2002 Honda Civic
In 2015, I moved out of the greater boston area but still worked in the Longwood Medical Area. At first, I took the commuter rail and green line and continued commuting to work. However, I shortly thereafter got a new job which was on the second shift and would require me to drive in to work. I leapt at the opportunity to buy a car. I only had about $3000-4000 to spend on a vehicle but I already knew what I wanted. I was going to buy a Honda Civic, manual transmission, and so I did.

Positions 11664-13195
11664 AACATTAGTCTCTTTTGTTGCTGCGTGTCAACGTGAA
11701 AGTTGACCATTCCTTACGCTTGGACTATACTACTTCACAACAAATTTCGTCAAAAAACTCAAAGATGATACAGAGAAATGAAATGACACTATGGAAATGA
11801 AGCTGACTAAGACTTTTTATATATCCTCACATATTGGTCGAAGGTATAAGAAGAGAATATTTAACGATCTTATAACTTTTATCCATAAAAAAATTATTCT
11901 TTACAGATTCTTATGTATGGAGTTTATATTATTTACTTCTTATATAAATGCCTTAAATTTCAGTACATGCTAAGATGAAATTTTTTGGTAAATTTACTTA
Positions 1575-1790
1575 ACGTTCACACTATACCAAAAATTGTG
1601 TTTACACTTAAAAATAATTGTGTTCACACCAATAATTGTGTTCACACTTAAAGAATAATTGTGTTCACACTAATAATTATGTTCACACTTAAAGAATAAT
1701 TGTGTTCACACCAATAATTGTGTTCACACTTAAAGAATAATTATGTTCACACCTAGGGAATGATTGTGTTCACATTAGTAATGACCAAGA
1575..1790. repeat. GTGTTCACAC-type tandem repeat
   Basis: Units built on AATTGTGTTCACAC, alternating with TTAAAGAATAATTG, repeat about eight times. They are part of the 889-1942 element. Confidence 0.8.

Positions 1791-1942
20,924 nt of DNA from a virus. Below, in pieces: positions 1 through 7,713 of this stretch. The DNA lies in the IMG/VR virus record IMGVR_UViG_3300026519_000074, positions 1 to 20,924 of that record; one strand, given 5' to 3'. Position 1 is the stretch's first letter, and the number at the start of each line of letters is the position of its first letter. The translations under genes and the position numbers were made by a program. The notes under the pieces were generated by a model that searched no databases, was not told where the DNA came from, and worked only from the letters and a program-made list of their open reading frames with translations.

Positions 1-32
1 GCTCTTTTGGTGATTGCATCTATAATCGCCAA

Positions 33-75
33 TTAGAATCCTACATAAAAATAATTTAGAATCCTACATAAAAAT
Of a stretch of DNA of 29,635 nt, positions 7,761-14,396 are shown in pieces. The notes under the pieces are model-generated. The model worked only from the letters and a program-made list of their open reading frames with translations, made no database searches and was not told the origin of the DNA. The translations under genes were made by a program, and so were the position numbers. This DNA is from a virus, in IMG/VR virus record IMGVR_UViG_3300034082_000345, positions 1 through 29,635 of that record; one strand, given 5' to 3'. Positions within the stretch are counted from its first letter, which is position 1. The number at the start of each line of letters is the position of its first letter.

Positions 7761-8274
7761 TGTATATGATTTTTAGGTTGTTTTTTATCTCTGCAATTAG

I paid $3300 for this car, it came with 101k miles on the clock and admittedly was in need of some love. I immediately did an oil change and a full inspection and found out that the water pump and timing belt would need to be replaced. Factory recommends doing it at 100k and the previous owner had not done it yet. I dished out the cash for that, and also some more to get the AC fixed (I couldn’t test it because I bought it in the winter). Driving the car home from the dealer was probably the scariest experience of my life. I understood how manual transmission worked and I had experience operating them in parking lots, but this was my first real-life usage and I was nervous. I was hyper aware since the movements and inputs were very foreign to me. I was able to get home with no issues and the first thing I did was go to a parking lot and practice for 3 hours. Over the next 3 months, I slowly improved my mastery of the manual transmission, or at least this one.